It seemed like drag kind of went out for a while, about the same time burlesque was coming in. But I think the drag thing has definitely had a resurgence, through RuPaul's Drag Race or whatever. It does seem like there are more drag queens out there. It seemed like the timing wasn't right until both things were popular at the same time.

You're doing this party with Daniel Nardicio, who's a big wheel of the gay party scene.
Yeah, I definitely needed to team up with a gay guy promoter, one who was more tapped in to the drag-queen world than I am. I thought together we could make it work. I think it will work. I'm really excited about it, actually.

It certainly should be a vibrant affair.
The dressing room might be a bit of a nightmare, actually, with all those burlesque people and drag queens. I'm sure there will be a couple of diva wars backstage.

What's next on your agenda? I know you have the Empire Burlesque show on a regular basis.
Empire Burlesque at Drom is the first Saturday of every month. That's more of a supper-club type of show; it's been going really well. And I'm teaming up with Daniel again, along with a few other people, later in June to present Amanda Lepore in concert. It's a release party for her debut CD—it's on Gay Pride weekend and Joey Arias is hosting, so that should be a lot of fun. And then, we have the New York Burlesque Festival from September 29th to October 2nd. It's the ninth one already—I can't believe it.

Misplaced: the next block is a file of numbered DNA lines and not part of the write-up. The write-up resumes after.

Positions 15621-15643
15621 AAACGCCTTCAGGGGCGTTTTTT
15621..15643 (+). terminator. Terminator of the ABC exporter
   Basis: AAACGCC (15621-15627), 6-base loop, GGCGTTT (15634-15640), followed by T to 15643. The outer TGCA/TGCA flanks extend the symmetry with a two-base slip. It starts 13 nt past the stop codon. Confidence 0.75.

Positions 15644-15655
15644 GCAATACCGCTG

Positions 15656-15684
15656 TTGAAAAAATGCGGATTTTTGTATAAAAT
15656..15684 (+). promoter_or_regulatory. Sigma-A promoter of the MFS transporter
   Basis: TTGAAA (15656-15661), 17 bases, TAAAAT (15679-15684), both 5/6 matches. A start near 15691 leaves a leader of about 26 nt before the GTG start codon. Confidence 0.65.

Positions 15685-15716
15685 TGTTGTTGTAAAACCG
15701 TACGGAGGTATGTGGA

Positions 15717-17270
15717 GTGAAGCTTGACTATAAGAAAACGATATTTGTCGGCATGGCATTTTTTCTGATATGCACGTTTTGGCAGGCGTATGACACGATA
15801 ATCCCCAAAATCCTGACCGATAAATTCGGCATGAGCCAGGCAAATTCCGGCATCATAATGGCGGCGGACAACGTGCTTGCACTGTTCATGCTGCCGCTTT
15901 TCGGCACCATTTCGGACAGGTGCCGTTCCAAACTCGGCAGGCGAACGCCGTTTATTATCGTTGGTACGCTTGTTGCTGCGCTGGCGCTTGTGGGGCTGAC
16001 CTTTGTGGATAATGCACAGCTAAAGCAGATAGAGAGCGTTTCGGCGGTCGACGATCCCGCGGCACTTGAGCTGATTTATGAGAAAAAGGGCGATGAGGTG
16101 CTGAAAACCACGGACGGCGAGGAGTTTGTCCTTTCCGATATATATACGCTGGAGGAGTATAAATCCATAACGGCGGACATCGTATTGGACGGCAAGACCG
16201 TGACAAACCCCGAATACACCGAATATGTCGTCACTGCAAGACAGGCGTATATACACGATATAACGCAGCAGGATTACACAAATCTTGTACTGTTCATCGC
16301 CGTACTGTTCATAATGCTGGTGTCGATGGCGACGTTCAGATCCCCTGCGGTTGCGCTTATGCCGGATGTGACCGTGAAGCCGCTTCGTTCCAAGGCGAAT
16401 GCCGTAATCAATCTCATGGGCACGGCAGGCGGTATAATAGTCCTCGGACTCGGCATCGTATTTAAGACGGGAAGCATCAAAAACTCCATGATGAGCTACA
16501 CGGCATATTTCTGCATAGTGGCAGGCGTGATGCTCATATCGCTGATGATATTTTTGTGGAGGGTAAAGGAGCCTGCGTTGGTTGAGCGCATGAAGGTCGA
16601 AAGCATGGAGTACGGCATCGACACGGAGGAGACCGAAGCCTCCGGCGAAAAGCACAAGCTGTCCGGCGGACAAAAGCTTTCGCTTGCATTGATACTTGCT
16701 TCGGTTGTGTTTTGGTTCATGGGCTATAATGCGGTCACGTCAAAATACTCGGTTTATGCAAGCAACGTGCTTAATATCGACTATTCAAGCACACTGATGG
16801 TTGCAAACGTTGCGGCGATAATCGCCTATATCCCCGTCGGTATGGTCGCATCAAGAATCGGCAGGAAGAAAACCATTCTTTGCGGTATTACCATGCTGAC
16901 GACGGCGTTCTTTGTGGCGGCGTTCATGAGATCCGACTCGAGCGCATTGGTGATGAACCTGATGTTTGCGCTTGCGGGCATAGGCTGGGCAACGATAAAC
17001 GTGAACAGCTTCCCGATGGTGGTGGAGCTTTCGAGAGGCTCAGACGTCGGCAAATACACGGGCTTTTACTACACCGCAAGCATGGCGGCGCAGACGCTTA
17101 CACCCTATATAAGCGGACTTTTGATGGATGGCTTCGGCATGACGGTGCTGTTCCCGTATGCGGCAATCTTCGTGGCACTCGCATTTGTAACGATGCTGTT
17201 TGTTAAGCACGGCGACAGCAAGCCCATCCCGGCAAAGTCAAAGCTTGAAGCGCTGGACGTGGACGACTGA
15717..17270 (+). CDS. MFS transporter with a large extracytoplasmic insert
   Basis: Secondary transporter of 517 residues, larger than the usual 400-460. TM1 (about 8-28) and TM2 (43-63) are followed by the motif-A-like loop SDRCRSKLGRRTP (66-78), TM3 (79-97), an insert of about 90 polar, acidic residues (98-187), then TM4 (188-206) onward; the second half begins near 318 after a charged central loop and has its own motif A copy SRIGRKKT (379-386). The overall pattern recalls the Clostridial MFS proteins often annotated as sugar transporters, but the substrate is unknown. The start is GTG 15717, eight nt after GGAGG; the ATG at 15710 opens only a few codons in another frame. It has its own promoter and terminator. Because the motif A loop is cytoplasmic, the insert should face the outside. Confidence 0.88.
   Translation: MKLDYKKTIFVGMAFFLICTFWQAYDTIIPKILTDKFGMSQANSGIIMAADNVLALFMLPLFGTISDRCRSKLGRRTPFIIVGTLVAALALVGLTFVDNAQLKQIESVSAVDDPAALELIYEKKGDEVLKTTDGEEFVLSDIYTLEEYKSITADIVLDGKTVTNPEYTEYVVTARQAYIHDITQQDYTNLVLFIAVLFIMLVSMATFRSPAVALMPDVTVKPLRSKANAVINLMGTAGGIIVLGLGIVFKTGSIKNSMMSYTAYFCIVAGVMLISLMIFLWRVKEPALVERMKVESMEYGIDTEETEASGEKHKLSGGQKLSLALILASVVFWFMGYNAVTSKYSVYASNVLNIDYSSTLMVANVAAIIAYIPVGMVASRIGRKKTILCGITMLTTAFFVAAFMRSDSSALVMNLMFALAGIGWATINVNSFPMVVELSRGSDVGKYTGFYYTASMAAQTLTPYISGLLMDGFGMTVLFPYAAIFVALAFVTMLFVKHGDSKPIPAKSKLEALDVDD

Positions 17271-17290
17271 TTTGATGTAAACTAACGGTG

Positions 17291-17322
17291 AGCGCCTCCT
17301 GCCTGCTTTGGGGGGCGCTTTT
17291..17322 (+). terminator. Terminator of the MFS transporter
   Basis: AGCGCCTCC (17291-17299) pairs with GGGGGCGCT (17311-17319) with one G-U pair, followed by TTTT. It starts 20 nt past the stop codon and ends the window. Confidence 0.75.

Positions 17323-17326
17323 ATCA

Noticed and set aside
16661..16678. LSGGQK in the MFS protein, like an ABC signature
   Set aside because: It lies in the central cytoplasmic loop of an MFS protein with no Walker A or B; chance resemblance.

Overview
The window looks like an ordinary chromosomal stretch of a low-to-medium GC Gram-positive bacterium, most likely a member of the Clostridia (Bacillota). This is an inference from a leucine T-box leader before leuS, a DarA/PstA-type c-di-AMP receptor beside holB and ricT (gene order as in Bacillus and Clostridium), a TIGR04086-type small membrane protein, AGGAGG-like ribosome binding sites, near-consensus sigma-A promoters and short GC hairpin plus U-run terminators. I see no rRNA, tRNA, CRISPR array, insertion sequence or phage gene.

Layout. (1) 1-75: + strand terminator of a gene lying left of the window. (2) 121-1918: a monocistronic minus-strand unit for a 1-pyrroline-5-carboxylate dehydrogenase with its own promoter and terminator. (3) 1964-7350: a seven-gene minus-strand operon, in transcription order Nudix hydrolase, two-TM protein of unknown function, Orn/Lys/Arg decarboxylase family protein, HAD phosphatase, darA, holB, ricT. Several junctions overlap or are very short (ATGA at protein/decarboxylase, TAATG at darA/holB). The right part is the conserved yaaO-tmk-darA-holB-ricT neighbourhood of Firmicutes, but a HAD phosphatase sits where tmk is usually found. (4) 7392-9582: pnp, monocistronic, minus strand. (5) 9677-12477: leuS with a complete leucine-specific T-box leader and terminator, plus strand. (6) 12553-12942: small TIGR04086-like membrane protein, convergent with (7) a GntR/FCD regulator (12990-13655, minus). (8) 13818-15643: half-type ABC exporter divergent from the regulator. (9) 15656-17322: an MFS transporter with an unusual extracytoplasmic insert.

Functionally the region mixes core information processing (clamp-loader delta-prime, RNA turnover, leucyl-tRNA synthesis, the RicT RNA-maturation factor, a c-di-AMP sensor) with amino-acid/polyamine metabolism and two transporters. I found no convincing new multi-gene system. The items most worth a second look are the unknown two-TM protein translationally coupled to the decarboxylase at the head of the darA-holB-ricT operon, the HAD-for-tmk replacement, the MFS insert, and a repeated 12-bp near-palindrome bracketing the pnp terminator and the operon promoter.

When you kicked the festival off all those years ago, did you have any clue you would still be doing it nine years later?
Well, we were hoping...but I can remember in the first couple of years, Angie and I were always wondering if this was just a fad. Would it be popular for a year or two and then go away? I mean, burlesque has disappeared before, so it wouldn't be the first time.

What do you think accounts for its staying power?
I think that part of the reason is the diversity of the performers. It's not just classical striptease; there are elements of comedy, singing, circus, tap dancing and performance art involved. There's all this great stuff that keeps it interesting. It may all end up with the performers down to their pasties, but for me, the fun part is the stuff that comes before. I think a performer taking off her G-string while juggling or standing on her head is just really funny.

is at (Le) Poisson Rouge Fri 20.